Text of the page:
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Utah Bird Hunting – Dogs in the Off Season

What does your bird dog do in the off season?

We all know that man’s best friend and hunting partners are high energy animals that almost always have energy to burn. One question that I get from our hunters on a regular basis is how I keep my dogs busy in the off season? I have a 6 year old German shorthaired pointer who we call Rudy that is constantly on the go. When he isn’t chasing pheasants or quail for me during the fall and winter months I keep him busy as a family and farm dog.

Here at Pleasant Valley we cultivate the majority of our areas with different crops that are ideal for pheasant hunting and habitat. This requires a large amount of time and energy on our end and sometimes it is good to have a friend alongside you. Rudy is my right hand man when it comes to changing sprinklers and running equipment. He is with me almost on a daily basis as we cruse around the farm checking crops and changing water. 

When we’re not farming Rudy spends time with the family on the mountain fishing or in the spring looking for shed antlers. This kind of off season activity is perfect for both Rudy and I. Chasing birds all day can be extremely tasking on a both the hunter and the dog. By staying active in the summer and spring months we are ready and roaring to go by the time September and October roll around. It is also a great way to keep Rudy’s obedience training sharp as we work together on keeping him tuned up throughout the summer months.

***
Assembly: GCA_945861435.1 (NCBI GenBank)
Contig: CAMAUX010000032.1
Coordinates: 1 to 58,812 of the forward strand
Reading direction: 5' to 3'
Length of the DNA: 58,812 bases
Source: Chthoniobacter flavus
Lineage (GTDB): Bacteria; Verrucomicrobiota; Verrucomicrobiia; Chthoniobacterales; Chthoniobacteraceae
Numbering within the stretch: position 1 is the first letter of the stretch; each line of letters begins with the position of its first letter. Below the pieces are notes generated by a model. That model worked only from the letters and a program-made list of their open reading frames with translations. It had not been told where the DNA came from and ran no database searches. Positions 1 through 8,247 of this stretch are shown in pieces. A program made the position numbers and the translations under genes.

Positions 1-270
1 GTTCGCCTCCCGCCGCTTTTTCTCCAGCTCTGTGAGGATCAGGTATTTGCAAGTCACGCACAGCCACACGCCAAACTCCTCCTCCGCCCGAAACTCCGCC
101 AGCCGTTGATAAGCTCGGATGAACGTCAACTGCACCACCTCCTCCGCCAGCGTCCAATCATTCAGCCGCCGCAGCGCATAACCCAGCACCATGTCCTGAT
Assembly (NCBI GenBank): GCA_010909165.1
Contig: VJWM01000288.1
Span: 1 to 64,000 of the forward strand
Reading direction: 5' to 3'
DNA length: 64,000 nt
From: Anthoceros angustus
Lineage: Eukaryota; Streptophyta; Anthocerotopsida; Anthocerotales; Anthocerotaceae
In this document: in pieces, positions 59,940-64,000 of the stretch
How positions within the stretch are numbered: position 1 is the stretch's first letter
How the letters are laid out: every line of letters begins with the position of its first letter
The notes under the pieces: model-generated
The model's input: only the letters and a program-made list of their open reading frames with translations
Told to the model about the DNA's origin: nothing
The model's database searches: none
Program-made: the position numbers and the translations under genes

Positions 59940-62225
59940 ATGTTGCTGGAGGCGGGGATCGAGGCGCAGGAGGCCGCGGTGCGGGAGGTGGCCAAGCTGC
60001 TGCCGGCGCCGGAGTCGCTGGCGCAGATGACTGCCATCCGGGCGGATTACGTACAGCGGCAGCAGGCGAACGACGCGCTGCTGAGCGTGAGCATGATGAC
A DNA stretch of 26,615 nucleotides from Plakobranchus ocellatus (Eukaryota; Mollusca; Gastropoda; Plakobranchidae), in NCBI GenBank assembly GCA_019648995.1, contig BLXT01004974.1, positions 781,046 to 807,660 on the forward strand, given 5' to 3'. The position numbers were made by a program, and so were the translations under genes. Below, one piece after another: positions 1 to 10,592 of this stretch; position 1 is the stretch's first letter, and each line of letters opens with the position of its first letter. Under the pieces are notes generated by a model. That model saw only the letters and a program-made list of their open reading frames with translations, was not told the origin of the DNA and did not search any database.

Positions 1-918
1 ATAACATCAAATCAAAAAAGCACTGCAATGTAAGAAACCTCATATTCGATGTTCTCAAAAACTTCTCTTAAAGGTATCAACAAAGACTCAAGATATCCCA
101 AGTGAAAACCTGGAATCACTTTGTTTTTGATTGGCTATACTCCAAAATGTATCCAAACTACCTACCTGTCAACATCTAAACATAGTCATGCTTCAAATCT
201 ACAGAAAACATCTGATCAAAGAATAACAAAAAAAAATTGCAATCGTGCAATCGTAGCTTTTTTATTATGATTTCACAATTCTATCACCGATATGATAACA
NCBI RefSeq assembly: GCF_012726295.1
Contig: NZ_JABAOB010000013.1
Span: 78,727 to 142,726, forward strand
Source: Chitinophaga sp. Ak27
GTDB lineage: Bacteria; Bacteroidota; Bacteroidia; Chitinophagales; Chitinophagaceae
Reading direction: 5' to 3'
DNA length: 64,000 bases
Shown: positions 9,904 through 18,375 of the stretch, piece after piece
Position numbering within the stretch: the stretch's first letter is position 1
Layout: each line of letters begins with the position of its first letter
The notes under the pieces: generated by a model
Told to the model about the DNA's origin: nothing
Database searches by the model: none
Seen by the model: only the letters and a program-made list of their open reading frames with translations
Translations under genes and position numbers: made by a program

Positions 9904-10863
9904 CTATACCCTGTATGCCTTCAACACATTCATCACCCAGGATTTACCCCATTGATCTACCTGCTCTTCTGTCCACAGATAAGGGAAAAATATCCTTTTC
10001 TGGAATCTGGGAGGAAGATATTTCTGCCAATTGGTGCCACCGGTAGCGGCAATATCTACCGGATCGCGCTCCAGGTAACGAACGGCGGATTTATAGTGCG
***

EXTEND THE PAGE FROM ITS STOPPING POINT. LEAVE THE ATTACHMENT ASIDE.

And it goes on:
If you are looking for ways to keep your dog busy in the off season consider taking them hiking, fishing, or camping. These kinds of activities will keep you and your dog in shape and allow for plenty of opportunities for your dog to brush up on their obedience during the off season.

Don’t forget that if you’re looking for a place to keep your dog active in the summer or spring to give us a call. We allow you to come and run your dogs through some of Utah’s best pheasant hunting ground even in the offseason. 

-Nick Woodland, Hunting manager at Pleasant Valley Hunting Preserve

First Rooster Down

First Rooster Down
It was a crisp November evening. The sun sat lazily on the western sky as the glow of sunset started to cast shadows on its surroundings. I grew excited as I laced up my boots. I could hear what seemed to be the world’s biggest rooster pheasant crow somewhere in the wash behind my house. I looked up at my dad and his smile met mine. I had my boots on now and I couldn’t get off the back porch fast enough. Dad handed me the single shot 20 gauge before he crawled between the barbwire fence in our backyard. We were going on my first pheasant hunt. I was nine years old, and this single experience will have changed my life forever.